We12BFit!-PF will be provided in small groups (two to six participants). Each training session will start with a short group conversation: the trainers will check how the participants felt after the previous training and how they recovered. Furthermore, the plans for the upcoming session will be discussed using a planning board. The training components will be offered in the same order each session. Exercises will focus on maximizing success and enjoyment and avoid cognitive-motor dual tasks. The exercises will be alternated by low intensity games, a variety of sports, and activities suggested by participants.
If parents are present they will be invited to watch their child during the first and last 5 min of the session and occasionally they will be invited to join the final activity during the cooling down. Pediatric physical therapists in collaboration with people with a background in psychomotor therapy or physical education will train the participants.
Materials and Equipment for We12BFit!-PF
During the first training all children will receive a t-shirt with the logo of We12BFit!. Materials used during the training sessions are at least: one speed ladder, one bench and an unstable surface such as Bosu Ball for warming up; ten playground cones or similar materials to demarcate the individual distances for the HIIT; two steps and two gymnastics mats for the plyometric exercises. Each study site will receive a box with a stopwatch, game materials, and game instructions that can be used during the HIIT.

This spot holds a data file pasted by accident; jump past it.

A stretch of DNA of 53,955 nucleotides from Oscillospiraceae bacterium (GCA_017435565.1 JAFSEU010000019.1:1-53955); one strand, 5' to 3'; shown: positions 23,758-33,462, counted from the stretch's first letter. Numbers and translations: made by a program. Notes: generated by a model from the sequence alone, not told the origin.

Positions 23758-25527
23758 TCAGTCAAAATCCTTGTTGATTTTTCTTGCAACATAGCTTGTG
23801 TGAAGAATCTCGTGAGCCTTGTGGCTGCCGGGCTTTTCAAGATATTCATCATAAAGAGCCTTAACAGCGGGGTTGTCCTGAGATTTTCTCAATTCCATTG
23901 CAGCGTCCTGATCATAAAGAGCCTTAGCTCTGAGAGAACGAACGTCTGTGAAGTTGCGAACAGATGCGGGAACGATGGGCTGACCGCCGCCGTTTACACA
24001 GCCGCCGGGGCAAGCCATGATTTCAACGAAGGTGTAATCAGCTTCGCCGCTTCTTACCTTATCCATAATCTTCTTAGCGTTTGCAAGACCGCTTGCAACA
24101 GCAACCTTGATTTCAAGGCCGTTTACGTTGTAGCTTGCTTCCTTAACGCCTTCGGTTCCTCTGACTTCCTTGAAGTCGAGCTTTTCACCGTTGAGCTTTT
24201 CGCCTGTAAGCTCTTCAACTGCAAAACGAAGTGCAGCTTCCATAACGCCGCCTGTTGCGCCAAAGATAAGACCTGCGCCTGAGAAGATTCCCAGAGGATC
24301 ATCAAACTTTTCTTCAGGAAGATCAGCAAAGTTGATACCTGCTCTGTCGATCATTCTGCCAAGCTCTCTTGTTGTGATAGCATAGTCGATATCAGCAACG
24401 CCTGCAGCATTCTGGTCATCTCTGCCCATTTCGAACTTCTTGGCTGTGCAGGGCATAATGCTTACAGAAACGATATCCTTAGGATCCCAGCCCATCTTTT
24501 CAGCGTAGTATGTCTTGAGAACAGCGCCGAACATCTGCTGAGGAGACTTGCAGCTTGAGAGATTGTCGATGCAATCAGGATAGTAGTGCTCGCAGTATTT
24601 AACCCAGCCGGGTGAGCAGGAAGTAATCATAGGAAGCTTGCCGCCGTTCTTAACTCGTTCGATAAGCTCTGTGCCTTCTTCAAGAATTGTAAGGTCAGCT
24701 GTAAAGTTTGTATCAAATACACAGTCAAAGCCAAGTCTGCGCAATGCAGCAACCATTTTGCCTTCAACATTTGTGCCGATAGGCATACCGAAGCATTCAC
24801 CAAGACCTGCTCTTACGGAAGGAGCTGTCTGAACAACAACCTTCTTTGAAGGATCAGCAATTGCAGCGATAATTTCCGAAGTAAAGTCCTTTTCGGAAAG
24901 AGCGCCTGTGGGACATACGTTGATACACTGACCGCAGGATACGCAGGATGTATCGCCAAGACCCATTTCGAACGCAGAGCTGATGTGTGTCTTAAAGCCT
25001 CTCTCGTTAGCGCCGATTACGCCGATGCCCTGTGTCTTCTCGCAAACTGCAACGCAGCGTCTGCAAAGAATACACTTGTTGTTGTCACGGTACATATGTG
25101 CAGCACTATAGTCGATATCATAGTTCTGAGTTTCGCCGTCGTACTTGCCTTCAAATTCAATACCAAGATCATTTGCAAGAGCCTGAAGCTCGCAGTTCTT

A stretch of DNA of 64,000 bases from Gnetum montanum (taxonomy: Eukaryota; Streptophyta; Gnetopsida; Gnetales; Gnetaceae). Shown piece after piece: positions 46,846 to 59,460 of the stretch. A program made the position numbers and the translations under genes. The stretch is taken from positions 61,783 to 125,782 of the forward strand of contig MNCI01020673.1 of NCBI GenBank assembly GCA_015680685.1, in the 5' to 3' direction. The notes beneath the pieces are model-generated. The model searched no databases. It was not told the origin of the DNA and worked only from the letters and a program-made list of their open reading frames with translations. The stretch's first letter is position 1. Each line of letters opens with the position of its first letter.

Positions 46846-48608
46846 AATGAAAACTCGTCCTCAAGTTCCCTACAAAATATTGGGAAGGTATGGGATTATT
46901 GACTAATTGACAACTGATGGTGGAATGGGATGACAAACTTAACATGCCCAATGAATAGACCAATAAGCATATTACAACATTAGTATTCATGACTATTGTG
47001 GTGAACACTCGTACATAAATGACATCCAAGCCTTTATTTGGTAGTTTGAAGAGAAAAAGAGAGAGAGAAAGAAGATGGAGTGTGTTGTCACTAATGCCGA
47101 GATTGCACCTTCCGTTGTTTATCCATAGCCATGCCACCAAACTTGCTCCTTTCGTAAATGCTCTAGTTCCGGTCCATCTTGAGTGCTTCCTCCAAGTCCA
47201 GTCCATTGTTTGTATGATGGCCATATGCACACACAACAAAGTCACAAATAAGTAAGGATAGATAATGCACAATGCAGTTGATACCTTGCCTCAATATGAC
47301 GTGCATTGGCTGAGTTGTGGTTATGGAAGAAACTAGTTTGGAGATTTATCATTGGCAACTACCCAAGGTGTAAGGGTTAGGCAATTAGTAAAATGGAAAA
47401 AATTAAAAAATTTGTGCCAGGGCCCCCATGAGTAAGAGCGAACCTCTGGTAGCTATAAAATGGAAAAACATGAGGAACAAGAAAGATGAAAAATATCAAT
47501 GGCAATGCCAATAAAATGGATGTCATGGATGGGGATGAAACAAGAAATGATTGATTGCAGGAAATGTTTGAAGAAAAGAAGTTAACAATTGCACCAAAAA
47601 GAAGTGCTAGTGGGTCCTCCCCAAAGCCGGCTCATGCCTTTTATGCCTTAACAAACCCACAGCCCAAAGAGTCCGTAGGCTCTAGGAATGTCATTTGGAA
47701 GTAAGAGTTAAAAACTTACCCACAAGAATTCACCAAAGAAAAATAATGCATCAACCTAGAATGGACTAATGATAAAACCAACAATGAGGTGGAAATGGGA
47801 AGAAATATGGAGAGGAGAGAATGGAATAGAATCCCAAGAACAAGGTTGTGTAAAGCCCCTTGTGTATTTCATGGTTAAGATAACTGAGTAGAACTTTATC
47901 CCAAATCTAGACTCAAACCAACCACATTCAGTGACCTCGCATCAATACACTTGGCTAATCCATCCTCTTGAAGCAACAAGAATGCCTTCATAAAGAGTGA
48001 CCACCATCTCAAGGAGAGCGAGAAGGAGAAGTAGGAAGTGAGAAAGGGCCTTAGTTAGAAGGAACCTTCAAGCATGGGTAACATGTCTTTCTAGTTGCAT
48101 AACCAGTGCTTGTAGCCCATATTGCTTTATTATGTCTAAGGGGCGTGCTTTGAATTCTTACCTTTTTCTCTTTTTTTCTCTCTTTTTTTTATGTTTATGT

Methods for Evaluation of Effectiveness and Feasibility
In this multicenter single-arm study preliminary effectiveness and feasibility will be evaluated using mixed-methods.
Figure 1 provides an overview of the procedure that will be followed in this study.
Recruitment of study sites
All rehabilitation centers in the Netherlands and all pediatric physical therapy clinics in the province of Groningen will receive an invitation to participate in the study. Study site eligibility depends on willingness to participate, availability of coaches, trainers, and appropriate facilities.
Recruitment of participants
Physical therapists and rehabilitation physicians will be responsible for recruiting participants. Participant eligibility criteria are listed in Table 2. Participants will not partake in other physical therapy or treatments focusing on PF during their participation in We12BFit!-PF. If participants decide to withdraw their participation they will be asked for their reason to do so.